Pond Maintenance: Cleaning Out Your Pump Pond Maintenance: Cleaning Out Your Pump

A small pond can be a relaxing addition to a backyard garden, however, without regular pond maintenance, these artificial ponds can become a murky sludge.

Rotate the Water
About once each week (more often in the summer and less often in the winter), you need to check the water level of your pond. When the pond is full, find a "marker" that you can use to measure the water level. If the water level has dropped significantly (due to evaporation), then you need to add more water to bring the water back to a full level. You can also skim off some of the water and use it to water your garden - the water is a great (and free) natural fertilizer. Changing about 10% of the water regularly prevents chemical buildup that can corrode the pump. However, do not add too much water at once. Adding more than 10% of the water at once will cause dramatic chemical and temperature changes that can kill fish or plants. To avoid this risk entirely, add the water in intervals. Add one or two percent of the water, then focus on a different task for fifteen or thirty minutes. Add another one or two percent of the water, and repeat the cycle until the pond is full.

Remove Decaying Matter
At least once a week, check the bottom of your pond for decaying vegetation and remove any dead plants, leaves, or other organic matter. Use a net to remove any debris and add it to your compost pile, or compost it directly on your garden. Remove any children's toys, tennis balls, golf balls, or other items that may have fallen into the pond.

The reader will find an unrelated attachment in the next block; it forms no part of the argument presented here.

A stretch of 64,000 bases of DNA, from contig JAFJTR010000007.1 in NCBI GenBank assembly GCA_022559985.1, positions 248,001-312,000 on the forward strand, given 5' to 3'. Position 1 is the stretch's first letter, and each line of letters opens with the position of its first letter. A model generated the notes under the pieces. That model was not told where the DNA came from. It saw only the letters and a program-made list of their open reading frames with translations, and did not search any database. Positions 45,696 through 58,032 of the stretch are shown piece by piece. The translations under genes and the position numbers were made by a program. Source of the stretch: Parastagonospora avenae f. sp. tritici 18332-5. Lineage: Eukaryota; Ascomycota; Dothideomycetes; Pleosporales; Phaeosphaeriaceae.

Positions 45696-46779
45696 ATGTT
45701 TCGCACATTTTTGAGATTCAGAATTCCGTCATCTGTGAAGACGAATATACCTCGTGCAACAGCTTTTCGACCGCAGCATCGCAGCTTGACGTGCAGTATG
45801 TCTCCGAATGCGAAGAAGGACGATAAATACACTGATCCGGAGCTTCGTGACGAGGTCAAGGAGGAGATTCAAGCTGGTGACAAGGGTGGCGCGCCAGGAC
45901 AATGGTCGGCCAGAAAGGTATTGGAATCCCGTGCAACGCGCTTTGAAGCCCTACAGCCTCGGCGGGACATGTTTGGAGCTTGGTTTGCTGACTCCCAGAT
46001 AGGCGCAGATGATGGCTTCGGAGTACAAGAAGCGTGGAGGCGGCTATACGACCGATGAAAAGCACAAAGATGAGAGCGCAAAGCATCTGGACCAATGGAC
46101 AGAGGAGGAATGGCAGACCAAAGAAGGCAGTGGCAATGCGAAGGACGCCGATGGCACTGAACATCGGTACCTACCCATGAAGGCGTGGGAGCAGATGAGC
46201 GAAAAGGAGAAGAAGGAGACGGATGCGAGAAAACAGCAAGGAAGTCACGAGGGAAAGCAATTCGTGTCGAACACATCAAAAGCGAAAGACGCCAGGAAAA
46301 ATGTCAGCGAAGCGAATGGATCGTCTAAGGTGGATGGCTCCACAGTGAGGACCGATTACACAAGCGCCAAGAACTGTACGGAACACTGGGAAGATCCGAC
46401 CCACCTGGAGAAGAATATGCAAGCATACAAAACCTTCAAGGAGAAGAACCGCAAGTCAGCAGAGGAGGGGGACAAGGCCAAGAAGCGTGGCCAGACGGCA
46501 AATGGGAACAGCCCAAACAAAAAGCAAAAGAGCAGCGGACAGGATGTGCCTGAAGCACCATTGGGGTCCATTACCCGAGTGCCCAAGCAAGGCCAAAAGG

Cleaning the Pump
The pump is a key factor in maintaining the health and cleanliness of your pond, but without regular cleanings, it can be corroded and destroyed. To extend the lifespan of your pump and improve the health of your pond, clean the pump regularly - as often as once a week during the summer or once a month during the winter. Before cleaning your pump, read any care instructions that came with the pump, since the procedure for taking apart the pump for cleaning may vary by model. Unplug the pump and remove it from the water. Remove any algae or pet hair that may have accumulated on the pump. Wipe the outside of the pump with a damp cloth. Remove the pump cover by sliding it off of the pump. Screwdrivers are generally not required for this. Inside the pump, pull out the impeller, which is usually just held magnetically. Soak the impeller in a dish of lime scale removal product for at least 20 minutes. Use an old toothbrush to clean the inside and outside of the pump as needed. Replace the impeller and return the pump cover to its original position. The pump should now work smoothly at full capacity.

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